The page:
Pub Review – The Macclesfield: Man v Megalodon Hamburger

It was the size of an adult human head.

 

This, of course, is neither alarming or humorous if you’re expecting a fully-grown person in which case it warrants no observation.

 

Plonked down on our table and despite its silence, inactive state and general amicability it was instantly startling. I was in for the fight of my culinary life. I was about to die in an episode of Man v Food. It was a hamburger.

 

A megalodon hamburger.

 

6pm on a Friday is the textbook time to gust into a country pub, and this is true for the Macclesfield Hotel in the Adelaide Hills. It’s the sanctified end of the working week, the festive start of the weekend, and a chance to see a community skipping and jabbering, busy and recalibrating.

 

A full, spectral moon floodlit the countryside, and a toasty glow encased the front bar. There was cheery commotion for the (possibly over-capitalised) Friday Night Weekly ‘Pick-a-Pint’ Jackpot Draw was on. Chocolate-smeared kids dashed about, and leather and patch jackets, and work shirts, and bushy beards coloured our canvas.

 

We secured a stretch of timber and towel and coasters. I opted for a Coopers Pale Ale while Claire had a house white, and both were atomically accurate. To our left with a clattering plastic bucket, Bic biro and little paper books was that most principal of pub peoples, the meat tray ticket seller.

 

Despite there being no visible meat tray, we fished out our coin, and prayed to the patron saint of Free Sausages, but as it was later revealed, all those canonised in the name of chops had enjoyed a rostered day off. Even local saint, Mary MacKillop was working on subsidiary projects.

 

An enlivening din swirled throughout and I wondered at the chat: recent rainfall; tomorrow’s home footy fixture in which the local Blood ‘n’ Tars would take on the Gumeracha Magpies; Sunday’s celebrity cricket match at Davenport Square starring former Australian cricketer Wayne Phillips (whose wife has a Kapunda connection); houses and farms bought and sold; kids’ sport, kids’ achieving, kids’ causing concern.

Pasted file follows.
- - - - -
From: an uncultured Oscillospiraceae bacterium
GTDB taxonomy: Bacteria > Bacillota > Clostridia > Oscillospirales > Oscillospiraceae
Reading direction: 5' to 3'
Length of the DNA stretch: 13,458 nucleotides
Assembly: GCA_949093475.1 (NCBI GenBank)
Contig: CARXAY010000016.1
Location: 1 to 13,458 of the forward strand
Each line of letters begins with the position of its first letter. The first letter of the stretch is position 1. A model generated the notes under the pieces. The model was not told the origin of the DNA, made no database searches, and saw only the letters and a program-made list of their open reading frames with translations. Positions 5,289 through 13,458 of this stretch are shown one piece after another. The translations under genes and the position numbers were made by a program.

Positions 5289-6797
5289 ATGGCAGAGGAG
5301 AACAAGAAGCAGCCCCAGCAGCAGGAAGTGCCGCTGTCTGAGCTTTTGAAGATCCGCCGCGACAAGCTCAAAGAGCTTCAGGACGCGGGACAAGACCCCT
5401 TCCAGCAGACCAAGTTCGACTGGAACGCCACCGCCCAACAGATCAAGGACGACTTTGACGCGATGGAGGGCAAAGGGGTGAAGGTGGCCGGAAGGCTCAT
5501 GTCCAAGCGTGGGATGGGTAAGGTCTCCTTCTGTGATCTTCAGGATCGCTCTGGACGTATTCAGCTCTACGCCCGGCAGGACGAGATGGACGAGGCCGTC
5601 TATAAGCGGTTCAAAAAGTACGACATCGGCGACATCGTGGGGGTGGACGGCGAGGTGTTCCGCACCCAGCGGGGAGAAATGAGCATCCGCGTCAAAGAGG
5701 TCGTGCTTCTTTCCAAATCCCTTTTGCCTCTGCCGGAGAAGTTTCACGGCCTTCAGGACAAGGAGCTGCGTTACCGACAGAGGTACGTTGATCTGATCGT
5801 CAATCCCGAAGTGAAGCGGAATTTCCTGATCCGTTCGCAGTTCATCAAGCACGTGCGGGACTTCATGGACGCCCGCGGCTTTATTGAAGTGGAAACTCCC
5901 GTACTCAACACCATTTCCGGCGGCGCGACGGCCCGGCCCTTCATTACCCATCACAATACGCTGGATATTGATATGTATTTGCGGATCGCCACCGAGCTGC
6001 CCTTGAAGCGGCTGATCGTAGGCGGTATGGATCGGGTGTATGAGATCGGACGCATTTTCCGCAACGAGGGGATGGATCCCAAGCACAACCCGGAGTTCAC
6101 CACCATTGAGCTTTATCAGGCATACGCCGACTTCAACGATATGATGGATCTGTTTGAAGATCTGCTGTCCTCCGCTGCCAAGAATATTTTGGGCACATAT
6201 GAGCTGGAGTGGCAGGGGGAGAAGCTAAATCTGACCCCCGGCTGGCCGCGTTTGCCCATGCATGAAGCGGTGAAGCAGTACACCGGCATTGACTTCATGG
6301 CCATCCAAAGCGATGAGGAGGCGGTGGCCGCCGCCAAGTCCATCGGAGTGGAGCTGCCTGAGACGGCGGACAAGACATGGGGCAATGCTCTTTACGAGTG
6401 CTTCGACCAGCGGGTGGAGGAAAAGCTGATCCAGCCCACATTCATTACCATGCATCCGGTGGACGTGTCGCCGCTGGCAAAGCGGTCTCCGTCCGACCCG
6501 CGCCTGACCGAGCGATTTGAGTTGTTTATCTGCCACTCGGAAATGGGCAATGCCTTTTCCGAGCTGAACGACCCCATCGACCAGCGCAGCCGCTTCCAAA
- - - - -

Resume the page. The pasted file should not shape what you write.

The dining room was also ministered by a wood fire. Large tables crafted from tree trunks had been coaxed in and like the bar, the tone was both industrious and intimate.

 

Claire ordered sliders, and next morning two of these remained so we evoked Pulp Fiction:

 

Jules: It looks like me and Vincent caught you boys at breakfast. Sorry about that. What ‘cha having?
Brett: Hamburgers.
Jules: Hamburgers! The cornerstone of any nutritious breakfast.

 

Meanwhile my meal was intimidating, and I felt like the skinny teenager who learns that tomorrow he’ll be on Plugger Lockett. It loomed on the plate like an aircraft carrier (surely the USS Ronald Reagan) and the chips clung to the cliff all cowering and awed. If the hamburger had eyes it would’ve stared me down like Ali at the weigh-in.

 

Anxious for a food coach my challenge was how to accost the behemoth. Right, I’ll pick it up and tackle it whole. I blinked. Nup, maybe if I had a gob like a hippo, then just maybe. OK, I’ll cut it in half. Peering now at the knife, my cutlery seemed impossibly tiny, like a toy you’d get from a kids’ lucky dip at a particularly dismal country show.

 

With gallows acceptance I murmured to Claire, “I have no choice.” She whispered, “God’s speed,” before nodding, “and please, take care.”

 

Deconstruction.

 

And so, my colossal hamburger became a creaking plate of two beef patties, bacon, eggs (yes, two bum nuts), cheese, lettuce, onions, tomato, relish and bread rolls: a medically-necessary mixed grill.